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Bravo, Nashville

By Vaughn J. Mantor

Nashville, Tennessee is booming. Growth and opportunity bring more people to town, about 100 per day, and the city needs more classrooms. Just one school is undergoing an $88 million renovation and addition.

The pressures of such growth have given contractors an unusual opportunity, and many have taken it. Many contractors are declining to bid on projects unless accurate, as-built documents are available beforehand. As one might expect of a city founded in 1779, school buildings are often old and without accurate, measured drawings. Here’s an example from one of the school’s archive:

How did this come to pass? How did contractors come to this level of influence?

Without an accurate set of drawings, contractors must adjust their bids to protect against uncertainty. They may plan to buy more material; they may take their own measurements, at their own expense; they may plan for a longer time on site; they may plan for more RFIs*; they may plan for more unproductive time. All these considerations, among others, increase the cost to the contractors and the price to their customers.

In Nashville, the boom has filled the schedules of many contractors. So which would you choose? A project fraught with uncertainties and potential problems and losses? Or one with a guaranteed set of measured, accurate drawings of the building undergoing remodeling? Compare the image above with this one from the laser scanning data, annotated with construction specifications.

Many contractors are making the obvious choice, and projects without accurate drawings go wanting.

Capital Project Solutions of Nashville (CPS) understood the value of laser scanning for the Head Start schools that were scheduled for improvements because the technology would help METRO Nashville’s** ability to write and bid out accurate scopes of work. CPS was excited to use DWP Live and Verify 3D to provide laser scanning services and to create the laser-accurate drawings. According to Michael Martin, Project Manager for Capital Project Solutions, “On the MAC Head Start projects, the [CAD] file deliverables were an essential tool in bridging the gap between managing older facility assets without accurate information and being able to create biddable scopes of work with enough accuracy to attract quality bidders.” See the end of this article for a list of the data that Verify 3D delivered.

In Nashville, to date, we have scanned four schools:

North Head Start

Tom Joy Head Start

Berry Head Start

Richland Head Start

Contractors were not the only ones to benefit from the scanning. Everybody did. And these results are common in our experience.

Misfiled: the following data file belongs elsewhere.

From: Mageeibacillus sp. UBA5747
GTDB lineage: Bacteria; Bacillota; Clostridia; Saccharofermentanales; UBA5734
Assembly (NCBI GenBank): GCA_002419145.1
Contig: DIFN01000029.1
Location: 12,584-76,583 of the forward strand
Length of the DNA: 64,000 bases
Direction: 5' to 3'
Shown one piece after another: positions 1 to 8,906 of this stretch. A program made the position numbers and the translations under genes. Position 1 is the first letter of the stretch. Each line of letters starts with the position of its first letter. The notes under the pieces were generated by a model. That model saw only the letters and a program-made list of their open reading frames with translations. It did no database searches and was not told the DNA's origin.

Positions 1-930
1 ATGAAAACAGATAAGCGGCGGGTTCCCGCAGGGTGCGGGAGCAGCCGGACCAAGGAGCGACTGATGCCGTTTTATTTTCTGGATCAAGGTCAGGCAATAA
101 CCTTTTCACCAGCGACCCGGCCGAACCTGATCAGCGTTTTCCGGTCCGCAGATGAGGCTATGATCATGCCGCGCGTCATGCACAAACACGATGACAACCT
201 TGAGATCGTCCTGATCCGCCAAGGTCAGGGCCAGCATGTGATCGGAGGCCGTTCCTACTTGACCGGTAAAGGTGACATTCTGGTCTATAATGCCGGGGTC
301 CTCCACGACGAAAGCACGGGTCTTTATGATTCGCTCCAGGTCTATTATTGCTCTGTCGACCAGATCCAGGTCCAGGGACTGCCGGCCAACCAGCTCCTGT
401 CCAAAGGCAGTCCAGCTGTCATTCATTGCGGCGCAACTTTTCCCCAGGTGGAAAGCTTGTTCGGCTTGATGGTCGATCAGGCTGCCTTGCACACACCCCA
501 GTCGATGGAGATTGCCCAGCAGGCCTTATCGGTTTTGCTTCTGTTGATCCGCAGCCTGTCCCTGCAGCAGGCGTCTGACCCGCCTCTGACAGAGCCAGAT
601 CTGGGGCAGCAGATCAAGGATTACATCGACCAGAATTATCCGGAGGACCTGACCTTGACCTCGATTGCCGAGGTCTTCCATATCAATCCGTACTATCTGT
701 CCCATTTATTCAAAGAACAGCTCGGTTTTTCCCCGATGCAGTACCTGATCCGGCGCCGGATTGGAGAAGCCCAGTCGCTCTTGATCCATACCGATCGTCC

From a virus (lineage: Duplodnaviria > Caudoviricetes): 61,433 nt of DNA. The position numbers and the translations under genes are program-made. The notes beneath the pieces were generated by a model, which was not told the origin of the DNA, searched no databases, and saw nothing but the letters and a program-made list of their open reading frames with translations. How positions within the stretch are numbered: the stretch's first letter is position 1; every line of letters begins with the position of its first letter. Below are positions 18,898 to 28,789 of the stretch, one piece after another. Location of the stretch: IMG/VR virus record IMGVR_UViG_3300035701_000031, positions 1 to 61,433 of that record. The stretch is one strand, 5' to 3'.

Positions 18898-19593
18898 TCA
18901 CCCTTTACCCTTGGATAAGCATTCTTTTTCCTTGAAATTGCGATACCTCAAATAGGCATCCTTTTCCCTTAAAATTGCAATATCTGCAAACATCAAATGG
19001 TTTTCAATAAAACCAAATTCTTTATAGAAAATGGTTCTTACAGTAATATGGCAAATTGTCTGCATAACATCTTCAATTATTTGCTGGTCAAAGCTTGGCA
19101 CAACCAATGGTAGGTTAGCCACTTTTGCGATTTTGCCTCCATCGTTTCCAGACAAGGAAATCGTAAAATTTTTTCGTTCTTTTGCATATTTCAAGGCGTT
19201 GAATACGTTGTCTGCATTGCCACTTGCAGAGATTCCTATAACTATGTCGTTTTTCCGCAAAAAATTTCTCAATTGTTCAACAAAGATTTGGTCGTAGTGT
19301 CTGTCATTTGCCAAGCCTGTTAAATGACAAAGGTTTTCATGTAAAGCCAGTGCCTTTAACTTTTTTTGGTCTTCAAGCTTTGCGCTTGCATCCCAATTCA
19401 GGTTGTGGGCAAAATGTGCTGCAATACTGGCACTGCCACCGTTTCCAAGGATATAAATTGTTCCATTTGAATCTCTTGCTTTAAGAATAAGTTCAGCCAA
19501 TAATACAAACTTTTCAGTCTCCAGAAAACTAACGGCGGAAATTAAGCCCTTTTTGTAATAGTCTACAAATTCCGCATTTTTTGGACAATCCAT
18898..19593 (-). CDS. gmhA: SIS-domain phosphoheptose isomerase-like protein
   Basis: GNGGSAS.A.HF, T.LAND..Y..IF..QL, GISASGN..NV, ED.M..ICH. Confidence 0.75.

• Architectural design goes faster with an accurate CAD model as the starting point. This is especially important when the building in question has historic qualities.
  • Engineering design benefits in the same way. Maybe more so. For example, the engineering of ventilation and air conditioning is particularly sensitive to twists or turns in the ductwork.
  • The accurate drawings will attract high-quality contractors submitting accurate bids. The better contractors have learned how to make the most of available information. (And we will address this important point in another article.)
  • Fewer RFIs will make life easier for the general contractor, among others. On a typical project of $5,000,000, RFIs cost $100,000. The laser scanning data reduces both the number of valid RFIs and the number of those filed unscrupulously. For the school mentioned in the first paragraph above, that’s a likely additional cost of $1,780,000 sans laser scanning and modeling.
  • The shortened schedule means the cost of construction to the city is reduced.
  • Disruption to the students and the schools’ schedules will be minimized. Bidding specifications demand construction schedules fit into the schools’ schedules.
  • The schools will have a current and accurate set of drawings for asset management, which will enable better maintenance of the facilities.
  • And, ultimately, the lower cost saves the taxpayers’ money.

Nashville’s experience with 3-dimensional laser scanning illustrates a characteristic of technology in general. From time to time, a technological innovation radically changes an entire industry. We believe laser scanning and modeling benefit every project as long as the technology is properly applied.

If you’d like a personal explanation or demonstration of the ways laser scanning can help you, give us a call (406-780-0798) or click “here

If you’d like to speak with one of our clients about our work, please click “here

Because our experience in this technology dates back to 2002, Verify 3D knows the most appropriate equipment to use on each project and how to use it for the best benefit to our clients. For this project we used a Leica laser scanner, a P-30, and Leica Cyclone software for registration. Per contract, Verify 3D delivered ReCap point clouds, TruViews, and a 3D Revit model, 2D floor plans, reflected ceiling plans, and external elevations. Most of the delivered 3D model was created at Level of Development (LOD) 200.

*RFI – Request For Information. A formal process for resolving construction conflicts and uncertainties.